From the above, it becomes obvious that the mechanism of selection of immune escape variants is very different from what is proposed by Noorchashm. He proposes that spontaneously occurring mutants/ variants will escape immune pressure and get established in people who happen to mount the type of suboptimal immune response that would match the spontaneously occurring mutations. As a result, he states, variants would selectively ‘prey’ on subjects exhibiting suboptimal immune pressure, for example as a result of vaccination. This is wrong as the mechanism of immune selection works the other way around. Again, it’s not like spontaneously occurring mutations become dominant because some of them happen to bypass vaccinal immune responses in a certain cohort of vaccinees. According to the scenario he’s proposing, emerging variants that are, for example, completely resistant to the vaccine would have the same chance to become dominant as those which are more infectious but far from fully resistant to the vaccine. That is definitely not how evolutionary pressure and selective immune escape work as pressure (including immune pressure) and escape therefrom are interdependently co-evolving. This particularly applies to C19 which has been experiencing a steadily growing pressure on its S(1) protein (responsible for its infectiousness), first through global infection prevention measures and second, through mass vaccination campaigns using vaccines that are targeted at S1, and particularly at the RBD, to prevent binding to ACE2 and hence, to prevent infection. That’s also why selected mutations in more infectious variants have been found to increasingly converge to S1, even including RBD.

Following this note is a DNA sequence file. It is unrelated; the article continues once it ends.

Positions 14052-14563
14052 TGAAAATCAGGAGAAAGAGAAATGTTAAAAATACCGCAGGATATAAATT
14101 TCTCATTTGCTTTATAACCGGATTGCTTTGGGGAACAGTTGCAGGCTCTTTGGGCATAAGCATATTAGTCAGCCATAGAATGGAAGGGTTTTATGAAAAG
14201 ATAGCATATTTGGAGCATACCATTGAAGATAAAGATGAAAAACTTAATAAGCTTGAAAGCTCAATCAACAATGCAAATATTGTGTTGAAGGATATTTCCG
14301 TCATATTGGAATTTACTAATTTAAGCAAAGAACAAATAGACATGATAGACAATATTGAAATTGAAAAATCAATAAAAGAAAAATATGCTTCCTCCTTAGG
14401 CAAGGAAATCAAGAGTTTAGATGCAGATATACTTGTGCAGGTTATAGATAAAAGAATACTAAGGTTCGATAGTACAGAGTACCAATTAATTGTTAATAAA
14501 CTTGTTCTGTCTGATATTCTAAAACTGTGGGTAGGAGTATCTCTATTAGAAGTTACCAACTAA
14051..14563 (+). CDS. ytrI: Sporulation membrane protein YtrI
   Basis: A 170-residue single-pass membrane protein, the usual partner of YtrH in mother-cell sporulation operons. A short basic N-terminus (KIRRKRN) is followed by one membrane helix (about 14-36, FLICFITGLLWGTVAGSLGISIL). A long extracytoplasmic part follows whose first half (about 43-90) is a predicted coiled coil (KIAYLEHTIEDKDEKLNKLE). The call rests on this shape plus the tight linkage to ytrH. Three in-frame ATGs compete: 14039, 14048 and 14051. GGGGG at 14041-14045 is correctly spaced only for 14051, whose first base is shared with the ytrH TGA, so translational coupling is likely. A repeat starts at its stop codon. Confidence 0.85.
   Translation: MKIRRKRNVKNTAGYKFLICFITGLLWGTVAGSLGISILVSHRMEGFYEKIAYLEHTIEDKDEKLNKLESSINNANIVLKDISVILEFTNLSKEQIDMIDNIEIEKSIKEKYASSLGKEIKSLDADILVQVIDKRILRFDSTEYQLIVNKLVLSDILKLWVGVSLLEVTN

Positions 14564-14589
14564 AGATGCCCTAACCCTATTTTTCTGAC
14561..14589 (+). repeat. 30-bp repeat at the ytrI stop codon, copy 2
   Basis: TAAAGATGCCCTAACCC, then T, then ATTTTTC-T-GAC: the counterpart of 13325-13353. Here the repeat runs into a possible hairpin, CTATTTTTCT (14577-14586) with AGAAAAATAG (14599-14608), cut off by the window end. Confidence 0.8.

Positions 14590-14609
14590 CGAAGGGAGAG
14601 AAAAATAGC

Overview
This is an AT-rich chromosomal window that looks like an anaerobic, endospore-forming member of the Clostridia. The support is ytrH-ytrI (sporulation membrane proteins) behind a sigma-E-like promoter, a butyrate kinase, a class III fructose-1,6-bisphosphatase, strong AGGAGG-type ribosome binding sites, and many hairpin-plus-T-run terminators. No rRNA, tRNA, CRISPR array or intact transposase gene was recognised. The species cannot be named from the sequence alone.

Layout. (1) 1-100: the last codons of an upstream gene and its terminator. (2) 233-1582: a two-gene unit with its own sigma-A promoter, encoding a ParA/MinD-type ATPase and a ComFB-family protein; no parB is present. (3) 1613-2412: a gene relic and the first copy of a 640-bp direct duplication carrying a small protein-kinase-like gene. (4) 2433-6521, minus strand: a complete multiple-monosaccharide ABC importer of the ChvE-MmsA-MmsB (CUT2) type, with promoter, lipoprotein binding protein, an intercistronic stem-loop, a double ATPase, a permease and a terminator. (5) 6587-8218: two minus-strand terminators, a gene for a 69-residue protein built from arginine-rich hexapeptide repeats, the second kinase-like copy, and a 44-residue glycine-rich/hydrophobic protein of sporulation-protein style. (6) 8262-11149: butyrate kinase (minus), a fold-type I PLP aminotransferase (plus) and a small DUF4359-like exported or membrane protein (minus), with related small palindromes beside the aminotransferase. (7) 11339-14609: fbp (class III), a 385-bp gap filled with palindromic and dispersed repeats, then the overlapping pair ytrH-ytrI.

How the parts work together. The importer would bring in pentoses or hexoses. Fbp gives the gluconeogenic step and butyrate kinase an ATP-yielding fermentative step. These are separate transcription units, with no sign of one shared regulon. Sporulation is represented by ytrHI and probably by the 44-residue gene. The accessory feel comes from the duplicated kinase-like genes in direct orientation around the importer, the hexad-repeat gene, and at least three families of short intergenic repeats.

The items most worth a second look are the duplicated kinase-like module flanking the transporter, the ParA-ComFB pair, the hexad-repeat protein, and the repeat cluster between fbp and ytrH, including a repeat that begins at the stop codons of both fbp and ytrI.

In conclusion, I do all but concur with Noorchashm’s conclusion that C19-infected subjects are the source of more infectious variants. I am under the impression that he confuses ‘mutations’ with ‘selection of immune escape variants’ or ‘emergence/ selection of viral variants’.

Re: Natural infection. As already pointed out on several occasions, it’s important to discriminate between subjects who get naturally infected and don’t develop (severe) disease, thanks to a strong innate immune response, and those who get symptomatically infected. The first are protected anyhow against C19 disease (regardless of previous infection) whereas the latter are primarily protected thanks to S-specific Abs acquired upon their recovery from disease. To be clear, it is my understanding that in asymptomatically infected subjects, infection might even lead to enhanced susceptibility upon re-infection for as long as transient S-specific Abs bind strongly enough to C19 to suppress NABs.

Re: Herd immunity. It’s not clear to me how ‘insufficient herd immunity could cause immune escape’..? It’s not because extensive viral replication and mutation is taking place that more infectious variants will be selected! Rather the opposite applies. Furthermore, it is difficult to understand how vaccinated people could protect those who’re not immunized given the fact that there is now abundant evidence from the literature that current vaccines do not protect against infection and that especially more infectious variants can rapidly be transmitted from vaccinated to nonimmunized people.